Klodin Erb, Der Hüter, 2012,
Oil on canvas
160 x 180 cm (63 x 70 7/8 inch)
To be a painter today means positioning oneself within the spectrum ranging from the figurative to the abstract and consistently probing and reassessing the essence of the painted image. Klodin Erb is a painter whose approach is both spontaneous and systematic, driven by the dynamic of painting itself. Working with classical themes, she explores their contemporary relevance. At the same time, she carries forward the legacy of abstract painting by fusing painterly elements into rhizomes and testing the expressive qualities of pure color and sweeping gesture. As a consistent research she explores how recognizable a motif must be in order for specific references in content to emerge and for a narrative to form. Through her ongoing investigation of these questions she produces gorgeous canvases, which are as much painterly events as dense narratives, for they are usually based on compacted allegorical compositions that Erb reinterprets before the backdrop of the challenges facing today's society. Following her work with the moralizing anecdotes of Struwwelpeter, the legend of Narcissus is told in modern form in Oscar Wilde's The Picture of Dorian Gray (1891). A longing for beauty and youth, fear of aging, self-destruction through inner vacuity, and vanity are the basic elements of this story, and in Erb's painting they are linked with traditional motifs of the fountain of youth, Venus, and chimeras. For example, the painting Zu Tisch (At the Table) shows a figure in an elegant white interior, who is bending over a flat surface in the manner of Narcissus, whereas Fliegende Würste, Grosse Hand (Flying Sausages, Big Hand) represents an oblique and playful reference to the famous double image of Narcissus by Salvador Dalí. Associations with the history of paintings and painterly reminiscences come together in Erb's current work, which also reflects a desire for sensual and meaning-laden painting. In the process the artist plays her own game with ambiguous connotations, and through the myth of Narcissus she reflects on the dangers that confront not only beautiful people but also beautiful paintings.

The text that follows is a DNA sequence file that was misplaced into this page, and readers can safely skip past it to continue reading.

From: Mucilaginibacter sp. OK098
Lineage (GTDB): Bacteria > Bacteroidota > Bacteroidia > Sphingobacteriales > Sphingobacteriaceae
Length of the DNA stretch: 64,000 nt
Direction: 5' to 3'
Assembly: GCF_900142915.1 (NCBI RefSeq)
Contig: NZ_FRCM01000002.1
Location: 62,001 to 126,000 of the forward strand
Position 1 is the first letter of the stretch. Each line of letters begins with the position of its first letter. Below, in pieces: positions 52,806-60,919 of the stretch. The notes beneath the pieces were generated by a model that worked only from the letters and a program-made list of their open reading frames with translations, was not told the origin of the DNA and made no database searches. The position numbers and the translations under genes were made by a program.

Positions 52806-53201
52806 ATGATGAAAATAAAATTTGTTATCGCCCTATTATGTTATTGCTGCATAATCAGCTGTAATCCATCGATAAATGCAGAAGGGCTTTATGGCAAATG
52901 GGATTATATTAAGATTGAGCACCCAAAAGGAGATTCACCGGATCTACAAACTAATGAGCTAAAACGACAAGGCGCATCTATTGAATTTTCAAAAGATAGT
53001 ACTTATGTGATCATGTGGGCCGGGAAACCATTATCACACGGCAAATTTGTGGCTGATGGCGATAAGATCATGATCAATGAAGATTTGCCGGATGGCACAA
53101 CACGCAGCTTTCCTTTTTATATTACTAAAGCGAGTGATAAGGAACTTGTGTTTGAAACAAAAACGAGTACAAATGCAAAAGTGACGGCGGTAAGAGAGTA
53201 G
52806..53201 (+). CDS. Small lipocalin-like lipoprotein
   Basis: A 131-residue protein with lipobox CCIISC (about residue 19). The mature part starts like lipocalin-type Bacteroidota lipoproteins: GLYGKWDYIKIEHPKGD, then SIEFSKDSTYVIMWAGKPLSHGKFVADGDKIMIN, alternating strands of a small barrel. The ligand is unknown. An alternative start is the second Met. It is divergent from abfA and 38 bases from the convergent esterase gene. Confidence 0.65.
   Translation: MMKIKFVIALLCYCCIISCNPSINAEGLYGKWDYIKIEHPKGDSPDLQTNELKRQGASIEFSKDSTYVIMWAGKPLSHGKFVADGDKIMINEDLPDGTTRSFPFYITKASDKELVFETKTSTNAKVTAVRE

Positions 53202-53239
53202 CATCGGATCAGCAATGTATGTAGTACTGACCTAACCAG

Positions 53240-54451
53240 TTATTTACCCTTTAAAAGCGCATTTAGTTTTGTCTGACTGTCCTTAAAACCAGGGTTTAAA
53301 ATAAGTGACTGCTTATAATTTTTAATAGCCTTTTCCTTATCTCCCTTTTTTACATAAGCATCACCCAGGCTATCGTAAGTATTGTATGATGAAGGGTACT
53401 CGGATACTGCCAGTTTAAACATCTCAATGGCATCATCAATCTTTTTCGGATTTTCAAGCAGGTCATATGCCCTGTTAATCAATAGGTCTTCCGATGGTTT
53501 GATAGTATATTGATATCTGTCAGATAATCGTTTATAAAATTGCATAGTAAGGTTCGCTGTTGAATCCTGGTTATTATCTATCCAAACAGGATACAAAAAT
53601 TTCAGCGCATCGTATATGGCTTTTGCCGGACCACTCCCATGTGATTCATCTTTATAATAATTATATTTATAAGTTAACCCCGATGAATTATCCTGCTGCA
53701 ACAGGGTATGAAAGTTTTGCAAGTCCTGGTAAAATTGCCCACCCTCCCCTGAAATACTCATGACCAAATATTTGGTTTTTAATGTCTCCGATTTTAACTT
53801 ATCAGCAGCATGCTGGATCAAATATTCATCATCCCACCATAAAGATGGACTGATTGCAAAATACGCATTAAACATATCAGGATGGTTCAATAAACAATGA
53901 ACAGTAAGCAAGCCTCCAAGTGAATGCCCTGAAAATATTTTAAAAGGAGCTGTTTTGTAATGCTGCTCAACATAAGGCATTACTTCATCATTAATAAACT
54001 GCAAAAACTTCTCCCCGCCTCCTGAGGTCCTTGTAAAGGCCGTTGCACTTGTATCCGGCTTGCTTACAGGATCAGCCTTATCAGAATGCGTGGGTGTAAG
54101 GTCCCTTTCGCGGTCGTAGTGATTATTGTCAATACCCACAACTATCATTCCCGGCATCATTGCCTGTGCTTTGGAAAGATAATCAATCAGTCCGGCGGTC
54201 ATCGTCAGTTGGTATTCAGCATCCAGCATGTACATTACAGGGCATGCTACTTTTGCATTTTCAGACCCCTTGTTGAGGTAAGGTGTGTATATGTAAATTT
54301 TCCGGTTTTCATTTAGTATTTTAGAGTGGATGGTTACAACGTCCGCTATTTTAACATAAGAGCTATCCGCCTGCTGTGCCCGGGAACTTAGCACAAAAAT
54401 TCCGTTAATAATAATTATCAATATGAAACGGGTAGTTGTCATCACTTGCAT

Text Kathleen Bühler